When parents divorce, they often hear the same refrain over and over: it is important to keep kids out of the middle of it all. Parents typically share this hope and do everything they can to help their children through this process.
Despite this effort, many families face challenges when children witness disagreements or hear one parent badmouthing the other. In cases like these, children might side with one parent over the other. While parents hope to prevent this from happening, how can they accomplish this?
Three tips parents must consider to prevent kids from “choosing sides”
The strategy that works best for parents will vary depending on what their children and family need.
However, it often helps if parents:
- Show kids they are a team. Parents know they must communicate with each other throughout the divorce, but they must make sure their children can see that their parents work together and communicate to provide for their best interests. It is helpful to start this from the beginning. For example, parents should demonstrate a united front when informing the children about the plan to divorce. If children see their parents as a team, they often feel less conflicted.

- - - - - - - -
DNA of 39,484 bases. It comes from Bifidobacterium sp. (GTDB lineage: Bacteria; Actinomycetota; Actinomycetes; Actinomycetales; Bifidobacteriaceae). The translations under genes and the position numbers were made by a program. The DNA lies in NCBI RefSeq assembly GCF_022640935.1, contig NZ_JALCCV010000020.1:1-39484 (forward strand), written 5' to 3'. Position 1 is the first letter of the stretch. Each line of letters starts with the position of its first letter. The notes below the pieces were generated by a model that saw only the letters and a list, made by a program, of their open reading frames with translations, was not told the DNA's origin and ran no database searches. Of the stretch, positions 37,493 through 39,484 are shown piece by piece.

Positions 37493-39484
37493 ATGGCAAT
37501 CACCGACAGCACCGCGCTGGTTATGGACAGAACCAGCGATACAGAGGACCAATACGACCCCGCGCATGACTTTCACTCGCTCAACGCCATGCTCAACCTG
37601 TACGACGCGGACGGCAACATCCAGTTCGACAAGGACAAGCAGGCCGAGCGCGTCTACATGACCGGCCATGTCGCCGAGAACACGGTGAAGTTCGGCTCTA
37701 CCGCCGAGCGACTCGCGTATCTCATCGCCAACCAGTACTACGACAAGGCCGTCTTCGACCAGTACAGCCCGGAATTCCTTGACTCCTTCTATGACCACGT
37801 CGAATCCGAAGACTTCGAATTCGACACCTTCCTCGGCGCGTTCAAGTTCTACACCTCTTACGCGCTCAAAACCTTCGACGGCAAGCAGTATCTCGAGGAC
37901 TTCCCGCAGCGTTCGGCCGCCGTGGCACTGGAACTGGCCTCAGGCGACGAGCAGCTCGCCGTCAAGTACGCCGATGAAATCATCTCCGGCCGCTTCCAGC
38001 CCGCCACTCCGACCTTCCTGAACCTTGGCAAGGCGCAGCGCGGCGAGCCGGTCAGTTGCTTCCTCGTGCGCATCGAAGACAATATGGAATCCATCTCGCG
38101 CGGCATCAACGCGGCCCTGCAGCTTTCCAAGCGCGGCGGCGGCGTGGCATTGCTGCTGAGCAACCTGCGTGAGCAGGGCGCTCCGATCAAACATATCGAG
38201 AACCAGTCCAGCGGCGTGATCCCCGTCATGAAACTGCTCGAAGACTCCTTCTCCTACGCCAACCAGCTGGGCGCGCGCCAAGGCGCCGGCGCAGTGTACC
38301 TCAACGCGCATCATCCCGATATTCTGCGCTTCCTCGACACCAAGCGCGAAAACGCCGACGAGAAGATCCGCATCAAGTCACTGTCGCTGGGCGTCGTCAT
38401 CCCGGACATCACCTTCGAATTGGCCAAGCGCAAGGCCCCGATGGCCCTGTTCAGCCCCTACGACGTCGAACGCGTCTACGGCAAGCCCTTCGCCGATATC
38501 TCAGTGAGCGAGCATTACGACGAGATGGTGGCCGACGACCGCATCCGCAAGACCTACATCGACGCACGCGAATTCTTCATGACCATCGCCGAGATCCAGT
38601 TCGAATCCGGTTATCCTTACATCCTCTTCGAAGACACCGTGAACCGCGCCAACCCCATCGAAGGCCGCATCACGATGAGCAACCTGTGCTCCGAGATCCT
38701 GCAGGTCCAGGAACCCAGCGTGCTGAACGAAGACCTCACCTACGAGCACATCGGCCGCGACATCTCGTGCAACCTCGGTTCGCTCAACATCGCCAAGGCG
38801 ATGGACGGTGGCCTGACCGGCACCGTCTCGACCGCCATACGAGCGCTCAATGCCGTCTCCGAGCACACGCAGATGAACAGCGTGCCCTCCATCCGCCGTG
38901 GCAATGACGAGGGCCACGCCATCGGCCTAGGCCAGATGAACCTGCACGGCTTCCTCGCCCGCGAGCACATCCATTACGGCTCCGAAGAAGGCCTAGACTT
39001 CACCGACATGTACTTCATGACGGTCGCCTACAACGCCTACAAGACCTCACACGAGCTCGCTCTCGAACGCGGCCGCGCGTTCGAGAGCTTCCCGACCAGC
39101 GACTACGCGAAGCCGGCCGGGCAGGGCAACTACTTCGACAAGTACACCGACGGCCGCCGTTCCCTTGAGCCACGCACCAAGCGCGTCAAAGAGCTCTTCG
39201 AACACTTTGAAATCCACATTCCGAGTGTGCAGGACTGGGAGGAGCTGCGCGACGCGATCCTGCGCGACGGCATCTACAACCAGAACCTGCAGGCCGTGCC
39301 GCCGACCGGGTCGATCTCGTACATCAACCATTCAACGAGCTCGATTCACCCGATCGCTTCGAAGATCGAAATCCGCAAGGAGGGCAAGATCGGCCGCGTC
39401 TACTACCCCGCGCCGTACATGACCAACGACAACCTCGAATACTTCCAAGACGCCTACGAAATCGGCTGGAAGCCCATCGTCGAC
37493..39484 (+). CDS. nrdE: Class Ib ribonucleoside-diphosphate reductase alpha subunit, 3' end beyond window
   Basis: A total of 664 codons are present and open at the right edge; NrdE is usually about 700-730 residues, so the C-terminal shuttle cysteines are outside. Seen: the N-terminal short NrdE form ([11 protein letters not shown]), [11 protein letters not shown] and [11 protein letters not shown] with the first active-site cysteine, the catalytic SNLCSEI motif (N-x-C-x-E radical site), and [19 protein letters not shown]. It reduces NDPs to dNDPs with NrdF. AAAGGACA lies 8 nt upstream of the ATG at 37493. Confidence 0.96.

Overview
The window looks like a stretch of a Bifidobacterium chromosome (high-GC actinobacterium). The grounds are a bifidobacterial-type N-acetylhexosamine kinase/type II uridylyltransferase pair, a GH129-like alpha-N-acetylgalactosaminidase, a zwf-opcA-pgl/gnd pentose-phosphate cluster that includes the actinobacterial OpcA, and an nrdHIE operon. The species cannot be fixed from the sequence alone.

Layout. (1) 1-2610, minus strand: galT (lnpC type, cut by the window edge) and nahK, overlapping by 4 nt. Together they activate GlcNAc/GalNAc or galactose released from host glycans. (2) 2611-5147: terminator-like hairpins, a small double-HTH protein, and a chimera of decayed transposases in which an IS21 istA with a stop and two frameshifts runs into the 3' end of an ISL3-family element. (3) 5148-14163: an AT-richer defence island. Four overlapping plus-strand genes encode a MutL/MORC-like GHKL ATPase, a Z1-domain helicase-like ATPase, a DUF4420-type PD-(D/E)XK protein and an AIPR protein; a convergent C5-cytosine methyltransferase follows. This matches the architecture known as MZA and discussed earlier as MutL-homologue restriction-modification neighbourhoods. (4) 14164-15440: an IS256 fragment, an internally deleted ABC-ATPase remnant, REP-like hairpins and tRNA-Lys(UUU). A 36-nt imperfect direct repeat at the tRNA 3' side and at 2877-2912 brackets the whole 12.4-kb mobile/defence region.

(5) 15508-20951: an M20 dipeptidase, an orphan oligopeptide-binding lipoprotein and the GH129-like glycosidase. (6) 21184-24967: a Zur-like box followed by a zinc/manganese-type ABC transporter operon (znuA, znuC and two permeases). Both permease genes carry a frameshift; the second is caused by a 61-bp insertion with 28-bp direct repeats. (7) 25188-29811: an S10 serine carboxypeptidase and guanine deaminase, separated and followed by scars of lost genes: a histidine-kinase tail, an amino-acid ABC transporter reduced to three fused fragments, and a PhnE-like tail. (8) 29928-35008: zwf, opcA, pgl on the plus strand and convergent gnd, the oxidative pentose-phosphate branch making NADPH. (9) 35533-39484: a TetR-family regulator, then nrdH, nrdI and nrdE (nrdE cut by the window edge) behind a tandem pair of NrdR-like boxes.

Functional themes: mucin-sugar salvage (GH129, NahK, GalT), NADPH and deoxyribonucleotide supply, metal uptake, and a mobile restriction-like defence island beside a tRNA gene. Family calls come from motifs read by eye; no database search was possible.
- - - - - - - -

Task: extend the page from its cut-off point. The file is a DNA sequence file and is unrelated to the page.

- Always be respectful. We have discussed the dangers of badmouthing the other parent, especially in front of the children. Remaining respectful during interactions with the other parent – as well as when the other parent is not there – is critical to help children avoid the need to take sides. It is also imperative to make sure that third parties are being respectful about the other parent in the presence of the children.
- Listen to the children. When both parents make it clear that they will support their children and help them, children will feel more secure and comfortable, even in this time of change in their lives. When both parents commit to putting their children first, it can often prevent children from choosing one parent over the other.
Regardless of whether or not parents divorce, they are still a family to their children. If North Carolina parents take these steps and protect their child’s best interests during and after the divorce, they can proactively help their family avoid this challenge.